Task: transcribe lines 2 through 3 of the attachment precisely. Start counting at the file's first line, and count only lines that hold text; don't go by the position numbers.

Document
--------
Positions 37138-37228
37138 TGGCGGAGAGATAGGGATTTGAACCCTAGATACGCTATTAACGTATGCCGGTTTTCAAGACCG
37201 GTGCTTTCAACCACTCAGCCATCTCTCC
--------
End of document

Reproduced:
37138 TGGCGGAGAGATAGGGATTTGAACCCTAGATACGCTATTAACGTATGCCGGTTTTCAAGACCG
37201 GTGCTTTCAACCACTCAGCCATCTCTCC